Glenn Gauthier
South Seattle President Gary Oertli (center) cut the ribbon to officially open the new home for South’s Northwest Wine Academy. From left to right: NWWA Instructor Regina Daigneault, President Gary Oertli, and NWWA faculty member Peter Boss. Please click the image above or see below the story for more images.

SLIDESHOW: SSCC’s new Northwest Wine Academy facility is officially open

It was celebration time for South Seattle Community College on June 6 as they officially opened the new facility for their Northwest Wine Academy that creates more space, higher-tech classrooms, and a winery-style environment to help the program create even more award-winning wine industry professionals.

At the campus’s northeast corner on the Duwamish side of West Seattle, an old machine shop was converted into the 9,000 square foot facility by Boxwood Architects, a Seattle-based firm that specializes in designing wineries … and now places to learn about wine as well. The transition was made on a budget of $2 million and creates a fully functioning winery with all the required aspects of a learning space which is one of only a few in the country, according to Boxwood’s Jeremy Reding. UC Davis in California has one, for example, but theirs ran $40 million.

“They did a lot (with that $2 million budget),” he said.

After the formalities of a ribbon-cutting ceremony with SSCC President Gary Oertli and NWWA Instructors Regina Daigneault and Peter Boss were complete on opening night (although the students have already been learning in the new space for a month), the Brian Kirk Trio filled the NWWA with soothing jazz as past alumni, current students and staff and wine enthusiasts sampled students’ wines and hors d’oeuvres created by the school’s culinary program.

Boxwood’s Reding was on hand to explain the facility, and gave the Herald a tour to on some of the highlights from converting a “bare-bones” machine shed into the new NWWA.

Before making the transition, the wine program was crammed next to the welding program, which is not necessarily a match made in heaven and although the new space is much larger, Reding said the building was designed to push utility even farther.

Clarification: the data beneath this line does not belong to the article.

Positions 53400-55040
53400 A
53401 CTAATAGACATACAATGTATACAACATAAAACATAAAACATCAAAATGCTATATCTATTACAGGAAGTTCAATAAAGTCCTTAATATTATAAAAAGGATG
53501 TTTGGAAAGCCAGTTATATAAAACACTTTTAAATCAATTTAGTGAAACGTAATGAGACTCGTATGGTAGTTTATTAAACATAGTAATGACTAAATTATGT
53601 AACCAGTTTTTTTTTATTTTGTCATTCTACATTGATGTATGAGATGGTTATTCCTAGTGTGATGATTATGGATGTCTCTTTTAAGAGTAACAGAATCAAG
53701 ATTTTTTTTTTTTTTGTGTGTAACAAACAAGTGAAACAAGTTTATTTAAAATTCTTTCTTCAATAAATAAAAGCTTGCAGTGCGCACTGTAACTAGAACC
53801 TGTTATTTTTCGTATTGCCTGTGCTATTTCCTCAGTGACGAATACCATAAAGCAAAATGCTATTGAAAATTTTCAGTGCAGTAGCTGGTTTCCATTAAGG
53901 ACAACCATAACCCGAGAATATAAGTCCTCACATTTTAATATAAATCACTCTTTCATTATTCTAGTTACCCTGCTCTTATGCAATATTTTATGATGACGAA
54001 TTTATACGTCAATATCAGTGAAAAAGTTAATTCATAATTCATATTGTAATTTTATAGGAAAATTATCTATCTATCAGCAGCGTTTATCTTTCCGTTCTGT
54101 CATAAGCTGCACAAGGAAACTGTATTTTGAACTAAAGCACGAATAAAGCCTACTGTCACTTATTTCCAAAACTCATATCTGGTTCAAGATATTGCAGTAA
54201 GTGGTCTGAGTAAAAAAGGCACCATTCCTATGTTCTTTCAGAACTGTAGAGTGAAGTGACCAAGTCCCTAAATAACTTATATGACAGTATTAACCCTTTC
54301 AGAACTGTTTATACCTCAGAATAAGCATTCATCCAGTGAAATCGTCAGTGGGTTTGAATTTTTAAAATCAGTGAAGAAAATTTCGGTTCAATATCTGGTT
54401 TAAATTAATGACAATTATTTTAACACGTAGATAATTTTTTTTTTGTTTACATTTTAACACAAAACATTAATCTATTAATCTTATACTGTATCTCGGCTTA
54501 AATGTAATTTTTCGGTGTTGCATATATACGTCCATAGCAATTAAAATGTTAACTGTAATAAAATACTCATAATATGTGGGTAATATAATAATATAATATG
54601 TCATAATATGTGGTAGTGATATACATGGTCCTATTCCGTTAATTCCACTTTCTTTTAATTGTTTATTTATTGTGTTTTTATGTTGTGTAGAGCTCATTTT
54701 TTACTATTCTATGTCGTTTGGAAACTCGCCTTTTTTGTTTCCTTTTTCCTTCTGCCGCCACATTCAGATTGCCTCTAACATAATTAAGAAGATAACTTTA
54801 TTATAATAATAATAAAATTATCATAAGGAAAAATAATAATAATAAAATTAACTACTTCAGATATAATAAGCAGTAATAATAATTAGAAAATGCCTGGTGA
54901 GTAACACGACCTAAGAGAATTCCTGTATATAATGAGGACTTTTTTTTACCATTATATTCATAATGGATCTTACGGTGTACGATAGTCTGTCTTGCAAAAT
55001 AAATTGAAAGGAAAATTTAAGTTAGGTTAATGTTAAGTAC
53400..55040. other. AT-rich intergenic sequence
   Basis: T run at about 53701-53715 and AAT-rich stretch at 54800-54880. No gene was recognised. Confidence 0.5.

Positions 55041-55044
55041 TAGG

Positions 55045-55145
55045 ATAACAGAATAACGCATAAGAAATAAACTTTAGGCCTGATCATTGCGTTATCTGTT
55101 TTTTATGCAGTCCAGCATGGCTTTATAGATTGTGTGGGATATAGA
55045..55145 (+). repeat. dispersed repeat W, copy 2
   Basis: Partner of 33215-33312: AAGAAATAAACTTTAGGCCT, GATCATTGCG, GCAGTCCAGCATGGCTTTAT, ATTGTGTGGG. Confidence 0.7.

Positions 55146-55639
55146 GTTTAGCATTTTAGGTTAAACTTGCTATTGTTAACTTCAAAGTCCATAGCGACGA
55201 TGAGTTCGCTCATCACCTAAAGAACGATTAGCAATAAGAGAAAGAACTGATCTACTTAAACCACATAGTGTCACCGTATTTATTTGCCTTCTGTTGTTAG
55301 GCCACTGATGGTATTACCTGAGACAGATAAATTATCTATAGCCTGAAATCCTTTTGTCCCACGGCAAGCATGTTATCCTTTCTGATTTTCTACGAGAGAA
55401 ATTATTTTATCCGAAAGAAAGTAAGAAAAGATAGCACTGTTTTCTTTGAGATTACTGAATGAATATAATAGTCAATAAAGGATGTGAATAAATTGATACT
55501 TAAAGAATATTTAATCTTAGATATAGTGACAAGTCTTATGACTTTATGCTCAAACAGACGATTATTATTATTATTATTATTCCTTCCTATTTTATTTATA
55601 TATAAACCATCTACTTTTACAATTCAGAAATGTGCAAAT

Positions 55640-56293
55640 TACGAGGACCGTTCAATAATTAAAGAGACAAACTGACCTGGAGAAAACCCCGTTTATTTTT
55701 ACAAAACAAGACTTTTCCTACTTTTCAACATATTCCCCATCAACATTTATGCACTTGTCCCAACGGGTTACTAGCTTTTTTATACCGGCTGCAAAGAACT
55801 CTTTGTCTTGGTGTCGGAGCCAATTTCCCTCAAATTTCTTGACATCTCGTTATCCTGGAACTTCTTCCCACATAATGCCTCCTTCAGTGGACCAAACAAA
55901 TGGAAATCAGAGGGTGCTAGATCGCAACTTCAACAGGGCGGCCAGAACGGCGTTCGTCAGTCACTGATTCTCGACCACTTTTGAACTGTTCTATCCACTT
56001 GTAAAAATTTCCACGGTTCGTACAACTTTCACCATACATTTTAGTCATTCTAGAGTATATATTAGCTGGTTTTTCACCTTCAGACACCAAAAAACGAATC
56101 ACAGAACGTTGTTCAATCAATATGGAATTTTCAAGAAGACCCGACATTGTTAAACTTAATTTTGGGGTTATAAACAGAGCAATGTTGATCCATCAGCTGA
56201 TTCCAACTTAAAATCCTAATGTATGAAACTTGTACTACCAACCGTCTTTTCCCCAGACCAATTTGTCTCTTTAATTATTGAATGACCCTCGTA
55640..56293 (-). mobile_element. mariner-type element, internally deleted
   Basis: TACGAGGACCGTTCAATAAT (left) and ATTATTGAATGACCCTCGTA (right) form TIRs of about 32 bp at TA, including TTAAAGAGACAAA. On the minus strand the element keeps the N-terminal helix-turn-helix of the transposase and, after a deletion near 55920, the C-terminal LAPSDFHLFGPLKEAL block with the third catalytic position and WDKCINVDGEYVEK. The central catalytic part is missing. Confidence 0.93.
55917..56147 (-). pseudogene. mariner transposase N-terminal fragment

“Really, the program should have been in a slightly larger building, so what we needed to do was find a way to make every space double,” he said.

Nearly every room in the has three to four uses, Reding explained, from the kitchen room (used to create foods to test what pairs well with what wine) that can open up into the tasting room for fundraisers or parties, to the tank room that could be filled with 8 x10 foot tanks of wine-in-the-works one day, and students learning from a French wine expert on a distance learning connection projected to a drop down screen the next.

There are two dedicated classrooms, including a sensory class where students learn about the subtle flavors that can be worked into wine like vanilla, rose petals and pepper, and a full lab with twenty stations equipped with water, gas, nitrogen and power so students can test their creations for acidity, PH levels, hot and cold stability, residual sugar levels and so on (basically all the behind-the-scenes things that go into making a good glass of wine).

Enologist (a scientist of wine and wine-making) John MacCalister was in the lab on opening night, having returned to the NWWA to teach after graduating from the program in 2007 and spending some years in the professional realm.

“It’s a dream come true,” he said of the lab.

Skylights bring in natural light throughout the building which is now fully insulated, and two barreling rooms are double insulated by their walls made of old wood pallets mixed with concrete (after the moisture is removed from the wood). As Reding explained, those rooms can be kept at a steady 55 degrees independent of the rest of the building. Speaking to a few current students in the program, they said the advantage is they won’t have to wear jackets in the classroom in the middle of summer (at the old facility, everything was together, so everything was 55 degrees).

For the program’s front of house learning aspect, Boxwood created a tasting room that replicates what you’ll see in real winery tasting rooms around the world. There, students learn the retail side of wine life, from creating their own marketing plans and wine labels to doing tastings with the public (those happen every week, and are free to the of-age public, FYI). As Reding put it, the advantage is students get accustomed to working a tasting room professionally (and making those mistakes early on) before stepping out into the real world.

NWWA Wine Technology Coordinator and full-time faculty member Regina “Reggie” Daigneault (also a West Seattle resident) shared her feelings on what the new space means to faculty and students:

“It’s amazing, we are pinching ourselves,” she said. “It’s thrilling because we were always the little engine that could. We were in a little tiny space, we crammed as many students as we could in … we had a makeshift hot water burner going, stuff like that, so we don’t know what to do with ourselves.

“It’s huge and it’s our own building, and it’s just really cool.”

Positive changes have become the norm for the NWWA program as of late, with the new facility coming on the heels of forming a partnership with the world-renowned Bordeaux Wine School and having eight students win awards at the 2013 Seattle Wine Awards, including three Double Golds – the best of the best.

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